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XBox 360 Review: Major League Baseball 2K12 – A Baseball Sim for Serious Fans and Casual Players

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I once knew a guy who hated baseball. He absolutely abhorred the sport.  It’s so boring, he said, the only way he would be even slightly interested in watching baseball is if they put a mine under third base. In his bizarrely violent (and arguably inappropriate) imaginary variation of the sport, this mine would randomly go off at some point during the game.

As a former Little Leaguer, I don’t quite share the same sentiment, but it brings up a valid point: to many, the American pastime lacks the excitement and fast-paced action found in other sports. But as the longest running MLB franchise simulation, MLB 2K12 does a good job combining a variety of features to make this game fun for serious fans and casual players alike.

One of the major benefits of sports simulations is the practically infinite replay value. With story-driven games, there is usually little to do after the initial play through. But with sports simulations, you can always play another match-up.

MLB 2K12 adds to this replay value by including several game modes:

  • MLB Today Season Mode – Serious fans will appreciate this “first time ever” game mode which allows you to play games along with the full six-month long real-life MLB season.
  • My Player Mode – In My Player, you create your own baseball player and follow/control his progress from the minor leagues up to the majors. MLB 2K12 features different attributes and career goals depending on the position of your player.
  • Franchise – Act as the manager of various baseball teams in franchise mode.
  • Home Run Derby – Sponsored by State Farm, the Home Run Derby mode pits power hitters head-to-head through progressive rounds of home run competition.
  • Online – Take your skills online and play exhibition games against other gamers.

In addition to the various game modes, 2K Sports also strives to make the simulation a more realistic experience in MLB 2K12. You may have played other sports simulations where the commentators repeat the same phrases over and over again. At times this can be amusing, but after a while it grows annoying. MLB 2K12 avoids this annoyance and makes the game seem more realistic by adding over 80 hours of commentary. The commentators accurately describe what is happening in the game and share their opinions on the events as they occur.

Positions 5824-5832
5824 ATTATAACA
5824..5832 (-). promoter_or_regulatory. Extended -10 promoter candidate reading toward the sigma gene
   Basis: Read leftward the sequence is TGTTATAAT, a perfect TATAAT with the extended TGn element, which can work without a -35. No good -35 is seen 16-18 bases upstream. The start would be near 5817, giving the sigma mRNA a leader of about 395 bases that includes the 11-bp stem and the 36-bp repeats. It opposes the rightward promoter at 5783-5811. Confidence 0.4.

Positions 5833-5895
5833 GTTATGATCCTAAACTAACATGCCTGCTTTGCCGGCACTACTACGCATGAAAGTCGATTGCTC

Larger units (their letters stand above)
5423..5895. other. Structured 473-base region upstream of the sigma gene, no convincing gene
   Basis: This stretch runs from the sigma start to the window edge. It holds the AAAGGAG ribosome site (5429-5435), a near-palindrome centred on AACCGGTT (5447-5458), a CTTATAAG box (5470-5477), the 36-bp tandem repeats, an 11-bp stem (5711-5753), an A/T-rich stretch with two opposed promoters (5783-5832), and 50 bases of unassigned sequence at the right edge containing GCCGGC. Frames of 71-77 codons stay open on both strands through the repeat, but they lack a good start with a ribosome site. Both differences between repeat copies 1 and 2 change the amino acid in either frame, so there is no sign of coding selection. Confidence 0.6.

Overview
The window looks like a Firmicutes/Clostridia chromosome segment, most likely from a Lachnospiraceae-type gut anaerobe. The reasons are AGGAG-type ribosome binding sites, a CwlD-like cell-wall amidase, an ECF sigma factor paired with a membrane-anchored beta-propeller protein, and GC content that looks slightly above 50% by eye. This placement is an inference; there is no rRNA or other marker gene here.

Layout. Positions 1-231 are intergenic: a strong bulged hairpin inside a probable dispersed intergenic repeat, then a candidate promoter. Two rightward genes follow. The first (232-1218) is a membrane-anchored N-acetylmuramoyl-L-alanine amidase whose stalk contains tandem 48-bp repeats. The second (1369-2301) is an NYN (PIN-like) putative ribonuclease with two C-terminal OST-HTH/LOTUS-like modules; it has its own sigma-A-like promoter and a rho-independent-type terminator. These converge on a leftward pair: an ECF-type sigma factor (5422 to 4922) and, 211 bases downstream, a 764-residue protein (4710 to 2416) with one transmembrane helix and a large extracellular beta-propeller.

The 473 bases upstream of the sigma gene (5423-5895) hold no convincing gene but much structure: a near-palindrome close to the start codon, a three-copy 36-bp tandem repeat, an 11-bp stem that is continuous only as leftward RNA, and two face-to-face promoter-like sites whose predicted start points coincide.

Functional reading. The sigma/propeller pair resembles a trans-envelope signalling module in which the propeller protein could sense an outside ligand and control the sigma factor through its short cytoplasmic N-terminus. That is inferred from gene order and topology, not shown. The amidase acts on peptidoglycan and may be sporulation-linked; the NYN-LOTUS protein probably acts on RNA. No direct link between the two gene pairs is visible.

The pitching and batting AI in MLB 2K12 is another improvement over other baseball simulations. As a pitcher, you can’t expect to throw the same pitches over and over and expect the batters to fall for them. The AI batters adjust their swings based on patterns in your pitching style. AI pitchers will also vary their style when they pick up tendencies in your batting.

Unfortunately, this intricate AI isn’t shared with the players in many fielding situations. When controlling the defensive team, it is frustrating when AI players aren’t in logical places. You might expect to be throw someone out only to find that the baseman is a good 10 feet from the base. When controlling men on base, you can exploit the AI of the opposing team to easily pick up stolen bases.

Another problem in MLB 2K12 is the camera angles. Sometimes they make sense: when pitching, the camera is positioned behind the pitcher; when batting, camera is behind the plate. But if you are controlling just one player in the field (and not the entire team) the camera angles are bizarre. With my review copy of the game, I chose an outfielder for My Player Mode. It was frustrating to not be able to see the ball or where the ball was going when fielding.

The controls can be equally frustrating. When base running, there is a significant delay in the response time when you tell your player to advance or return. Rounding bases is also hindered by this delay and can often mean the difference between a run and an out.

Despite these problems, MLB 2K12 is still a fun game for both serious baseball fans and casual plavyers – even without a mine under third.


MLB 2K12 is rated E (Everyone) by the ESRB. This review is based on the Xbox 360 version, provided to the reviewer at no cost through the Blogcritics.org writers’ network. This game can also be found on: Nintendo Wii, PlayStation 3, Nintendo DS, PSP, PC, and PlayStation 2. 

About Stephen Lee

In addition to being an awesome web developer, Stephen Lee, aka SLee, is also a video game junkie and intermittent blogger. Click here to find out how he plays so many games.